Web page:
“This job is go­ing to be in stages – first I need to get things right and make im­prove­ments; then we can ac­quire staff, but it doesn’t mean we can’t win any­thing. It doesn’t mean that want­ing a sen­si­ble ap­proach means we can’t win any­thing. The main thing now is to sta­bilise the sit­u­a­tion and put it on the right track – then we can start look­ing for­ward.”

Bax­ter does not want to dwell more on the past – be it Chiefs or Igesund.

“I just felt we had dif­fer­ent opin­ions [at Chiefs]. It is OK if ev­ery­body can’t see eye to eye but we didn’t see things the same way. I just felt the way things were go­ing, it was bet­ter for me to go. I didn’t want to get to a point where I told them to stick the job some­where.”

He de­scribes his Turk­ish ex­pe­ri­ence as a night­mare. Af­ter leav­ing Chiefs, he joined Gençler­bir­liği in Turkey but lasted only two games.

“Ev­ery­body warned me about the club pres­i­dent’s rep­u­ta­tion of fir­ing coaches, but I never ex­pected what hap­pened there. They have had four coaches since I left and that says a lot about the pres­i­dent, who is 84.”

Bax­ter did not rule out the pos­si­bil­ity of raid­ing Chiefs’ play­ers in the off sea­son.

“If we had a cheque book like Bobby [Mo­taung’s] I’d be in­ter­ested. If Chiefs don’t make of­fers to the play­ers we want, many clubs in South Africa would be in­ter­ested, and Su­per­Sport would not be dif­fer­ent. The fact that I know the play­ers per­son­ally would be a bonus. We will mon­i­tor play­ers from other clubs as well, as we will have to re­in­force our side.”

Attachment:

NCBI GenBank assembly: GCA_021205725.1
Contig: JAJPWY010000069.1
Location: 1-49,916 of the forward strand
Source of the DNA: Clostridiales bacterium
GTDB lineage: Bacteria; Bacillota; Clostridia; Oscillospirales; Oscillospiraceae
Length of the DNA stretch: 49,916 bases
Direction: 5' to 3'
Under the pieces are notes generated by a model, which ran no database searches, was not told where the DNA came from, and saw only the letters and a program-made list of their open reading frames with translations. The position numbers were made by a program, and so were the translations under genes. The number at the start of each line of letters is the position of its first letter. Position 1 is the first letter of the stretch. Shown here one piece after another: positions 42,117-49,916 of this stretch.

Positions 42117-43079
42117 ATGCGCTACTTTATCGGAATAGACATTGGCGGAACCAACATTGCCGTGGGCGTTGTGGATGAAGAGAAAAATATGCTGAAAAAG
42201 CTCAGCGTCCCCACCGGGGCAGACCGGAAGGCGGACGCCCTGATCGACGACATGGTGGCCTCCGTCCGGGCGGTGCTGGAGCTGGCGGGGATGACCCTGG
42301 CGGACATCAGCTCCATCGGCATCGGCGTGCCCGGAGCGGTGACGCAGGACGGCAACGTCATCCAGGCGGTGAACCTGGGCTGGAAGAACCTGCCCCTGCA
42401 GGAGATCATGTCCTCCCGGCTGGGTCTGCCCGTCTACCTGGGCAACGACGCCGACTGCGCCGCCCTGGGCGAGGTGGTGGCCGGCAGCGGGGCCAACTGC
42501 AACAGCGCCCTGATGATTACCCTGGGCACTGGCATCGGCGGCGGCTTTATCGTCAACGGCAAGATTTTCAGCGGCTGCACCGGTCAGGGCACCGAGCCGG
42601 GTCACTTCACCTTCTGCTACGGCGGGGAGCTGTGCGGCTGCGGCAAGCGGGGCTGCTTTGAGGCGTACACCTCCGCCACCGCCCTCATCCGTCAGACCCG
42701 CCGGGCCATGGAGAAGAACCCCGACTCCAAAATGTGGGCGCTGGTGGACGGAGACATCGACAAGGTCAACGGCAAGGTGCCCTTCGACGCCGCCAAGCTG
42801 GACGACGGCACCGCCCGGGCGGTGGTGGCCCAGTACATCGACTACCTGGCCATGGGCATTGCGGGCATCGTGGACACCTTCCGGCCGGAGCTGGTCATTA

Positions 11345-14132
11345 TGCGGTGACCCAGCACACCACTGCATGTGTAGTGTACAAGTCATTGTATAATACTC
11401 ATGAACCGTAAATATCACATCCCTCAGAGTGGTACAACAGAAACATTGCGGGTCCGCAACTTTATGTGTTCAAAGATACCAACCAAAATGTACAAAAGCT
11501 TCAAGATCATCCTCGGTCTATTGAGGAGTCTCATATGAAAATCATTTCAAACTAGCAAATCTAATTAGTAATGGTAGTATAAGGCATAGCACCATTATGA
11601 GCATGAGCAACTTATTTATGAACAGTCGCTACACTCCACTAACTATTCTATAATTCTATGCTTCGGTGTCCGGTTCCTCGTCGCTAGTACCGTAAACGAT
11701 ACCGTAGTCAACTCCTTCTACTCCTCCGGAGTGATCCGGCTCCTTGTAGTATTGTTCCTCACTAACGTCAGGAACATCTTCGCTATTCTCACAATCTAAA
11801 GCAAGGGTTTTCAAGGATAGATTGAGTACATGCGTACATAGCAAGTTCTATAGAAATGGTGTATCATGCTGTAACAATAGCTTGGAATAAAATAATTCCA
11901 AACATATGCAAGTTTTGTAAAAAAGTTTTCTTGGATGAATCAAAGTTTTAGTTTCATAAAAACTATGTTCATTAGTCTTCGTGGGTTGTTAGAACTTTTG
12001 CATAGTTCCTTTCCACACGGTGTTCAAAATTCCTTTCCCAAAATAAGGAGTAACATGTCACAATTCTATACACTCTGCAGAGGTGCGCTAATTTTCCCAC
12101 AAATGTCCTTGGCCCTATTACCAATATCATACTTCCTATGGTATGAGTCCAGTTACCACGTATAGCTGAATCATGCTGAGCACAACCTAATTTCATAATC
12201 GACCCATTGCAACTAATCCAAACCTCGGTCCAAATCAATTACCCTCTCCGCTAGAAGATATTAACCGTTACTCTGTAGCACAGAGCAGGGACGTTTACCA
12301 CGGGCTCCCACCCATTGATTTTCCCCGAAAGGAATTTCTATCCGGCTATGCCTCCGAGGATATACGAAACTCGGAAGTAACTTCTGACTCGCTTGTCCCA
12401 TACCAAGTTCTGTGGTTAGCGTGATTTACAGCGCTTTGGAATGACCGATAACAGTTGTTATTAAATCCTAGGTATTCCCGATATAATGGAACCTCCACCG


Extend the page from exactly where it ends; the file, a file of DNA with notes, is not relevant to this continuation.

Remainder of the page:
Bax­ter said he did help his for­mer play­ers to play at clubs over­seas but was quick to add that he did not have any in­volve­ment in them want­ing to move away from Amakhosi.

“I wasn’t try­ing to lure them out of Chiefs to spite the club. What hap­pened was that Masha [Tefu Mashamaite] called to say his move to the US did not ma­te­ri­alise and, for­tu­nately, my for­mer as­sis­tant at Häls­ing­borg was look­ing for a de­fender, and I got them to­gether,” he ex­plained.


RE­TURN­ING GEN­ERAL Stu­art Bax­ter says he was al­ways des­tined to coach Su­per­Sport United